Historical Architecture: The Mayan Ruins

April 8th, 2015

It’s been a long time since we wrote about historical architecture on the blog, and what better topic to kick it off with than the Mayan Ruins? One of the world’s most-loved historical stories.

Let’s start with a quick history lesson before we get into the architecture, because if it’s one thing we really love is a good story behind the building, or in this case, buildings. The ancient Maya civilization was smart, talented and creative. They were known for developing the only known developed writing system pre-Columbian Americas, as well as for their art and architecture. Location wise, the Mayans habited southeastern Mexico (which would explain touring some Mayan ruins on your Mexican vacation), Guatemala, Belize and western portions of Honduras and El Salvador. In short, a large portion of South America and some of Mexico.

That being said, there’s beautiful Mayan ruins in all of the aforementioned regions. Some of the Mayan-led cities had big temples, and pyramids. Regardless of how grand the architecture was, each of the cities was eventually swallowed up by the rainforest and forgotten for many centuries until it was discovered by early explorers and archeologist. And that’s when the beautiful Mayan ruins that we know of today was rediscovered – eroded, old but still magnificent.

15562893790_31f442a6f5_kImage via Paul Simpson (Flickr)

One of the most popular and famous examples of Mayan ruins is the Chichen Itza in Mexico, that beautiful pyramid you may have seen on a recent trip or in pictures. It’s about 3 hours from the Mayan Riviera. It’s funny because although this is one of the most famous examples of Mayan architecture, it’s far from being your typical Mayan design – in fact, the temple shows strong influences from the other civilizations that inhabited Central Mexico at that time. Interesting fact: There are no rivers or streams in and around the city, instead there are several natural sinkholes, called cenotes, which would provide access to underground rivers making it the only source of water for the Itza people.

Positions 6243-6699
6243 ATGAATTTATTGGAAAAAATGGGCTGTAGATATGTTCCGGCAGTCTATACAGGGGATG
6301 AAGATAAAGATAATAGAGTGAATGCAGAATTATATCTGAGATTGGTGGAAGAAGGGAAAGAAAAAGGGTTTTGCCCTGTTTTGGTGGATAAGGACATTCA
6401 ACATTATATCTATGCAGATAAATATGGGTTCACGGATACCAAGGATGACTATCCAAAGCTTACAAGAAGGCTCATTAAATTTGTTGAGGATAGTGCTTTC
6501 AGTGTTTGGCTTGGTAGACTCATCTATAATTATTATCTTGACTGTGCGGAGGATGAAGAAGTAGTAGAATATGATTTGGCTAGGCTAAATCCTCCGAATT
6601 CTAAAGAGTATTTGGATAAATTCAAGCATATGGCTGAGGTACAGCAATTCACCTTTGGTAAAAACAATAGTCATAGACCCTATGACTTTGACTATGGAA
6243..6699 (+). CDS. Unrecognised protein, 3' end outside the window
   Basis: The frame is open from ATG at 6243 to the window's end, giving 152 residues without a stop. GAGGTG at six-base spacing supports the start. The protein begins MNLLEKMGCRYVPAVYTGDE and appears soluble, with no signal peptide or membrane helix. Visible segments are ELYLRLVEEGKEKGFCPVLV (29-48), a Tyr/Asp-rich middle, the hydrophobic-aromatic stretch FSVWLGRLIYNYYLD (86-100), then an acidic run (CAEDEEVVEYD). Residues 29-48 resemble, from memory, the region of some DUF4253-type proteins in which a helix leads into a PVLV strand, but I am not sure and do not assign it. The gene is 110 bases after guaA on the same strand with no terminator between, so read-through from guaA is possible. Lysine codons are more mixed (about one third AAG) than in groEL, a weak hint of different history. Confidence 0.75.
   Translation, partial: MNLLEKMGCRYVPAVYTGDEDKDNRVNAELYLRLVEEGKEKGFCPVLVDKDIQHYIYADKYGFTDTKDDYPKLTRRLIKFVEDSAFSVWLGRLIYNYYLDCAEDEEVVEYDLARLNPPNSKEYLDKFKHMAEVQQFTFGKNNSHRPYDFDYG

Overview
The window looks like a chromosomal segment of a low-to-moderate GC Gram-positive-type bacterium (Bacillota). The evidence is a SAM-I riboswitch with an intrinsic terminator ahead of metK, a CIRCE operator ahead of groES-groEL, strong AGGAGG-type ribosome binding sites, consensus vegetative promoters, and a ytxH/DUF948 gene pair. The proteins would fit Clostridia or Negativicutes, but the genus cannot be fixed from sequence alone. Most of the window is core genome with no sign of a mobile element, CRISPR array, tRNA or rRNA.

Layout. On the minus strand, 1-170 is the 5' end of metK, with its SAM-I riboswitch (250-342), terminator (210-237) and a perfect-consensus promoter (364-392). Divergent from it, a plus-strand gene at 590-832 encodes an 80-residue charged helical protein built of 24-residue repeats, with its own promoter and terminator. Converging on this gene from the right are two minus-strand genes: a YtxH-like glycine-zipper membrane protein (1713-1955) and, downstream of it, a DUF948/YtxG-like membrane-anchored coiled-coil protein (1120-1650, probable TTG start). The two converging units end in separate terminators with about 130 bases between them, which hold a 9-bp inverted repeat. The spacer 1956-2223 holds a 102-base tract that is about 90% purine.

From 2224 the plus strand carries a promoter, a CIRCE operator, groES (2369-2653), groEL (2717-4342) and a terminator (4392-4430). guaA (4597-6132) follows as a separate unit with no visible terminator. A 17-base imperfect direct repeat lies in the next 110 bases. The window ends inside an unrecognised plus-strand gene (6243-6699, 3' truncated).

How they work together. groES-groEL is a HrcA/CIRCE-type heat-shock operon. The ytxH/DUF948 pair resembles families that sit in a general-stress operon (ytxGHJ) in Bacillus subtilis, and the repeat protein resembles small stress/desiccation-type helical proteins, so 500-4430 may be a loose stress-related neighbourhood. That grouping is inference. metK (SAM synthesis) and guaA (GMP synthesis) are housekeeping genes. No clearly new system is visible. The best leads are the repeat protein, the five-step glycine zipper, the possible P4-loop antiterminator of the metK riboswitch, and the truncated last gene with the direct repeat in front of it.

152641681_8675fea8e3_bImage via james_robert_houghton (Flickr)

Another favourite tourist attraction is in Belize. Caracol was once one of the largest ancient Maya cities with an estimated population of about 150,000, and its largest pyramid is the tallest man-made structure in all of Belize, even today. Interesting fact: Caracol means snails in Spanish, because the archaeologists who discovered the site found many, many snails there.

6929925618_b43df7f216_kImage via TausP. (Flickr)

In Guatemala, tourists and visitors can get the ultimate experience – the Tikal ruins are located far into the jungle. There are a plethora of plazas, temples and pyramids all bathed under the shade and canopies of the rainforest. The magnificent temples are significant as they represented a city of people who dominated the Mayan world, politically, economically and in terms of military advancement for centuries. Interesting fact: unlike some of the other hidden cities, Tikal was never completely “lost” – locals always knew of the ancient city, and even some tourists would venture to Tikal in the mid 1800s.

The Mayan ruins hold centuries of architecture, and it would take more than a blog post to detail everything. Have you ever visited any of the Mayan ruins? We’d love to see your pictures! Share them with us on Twitter.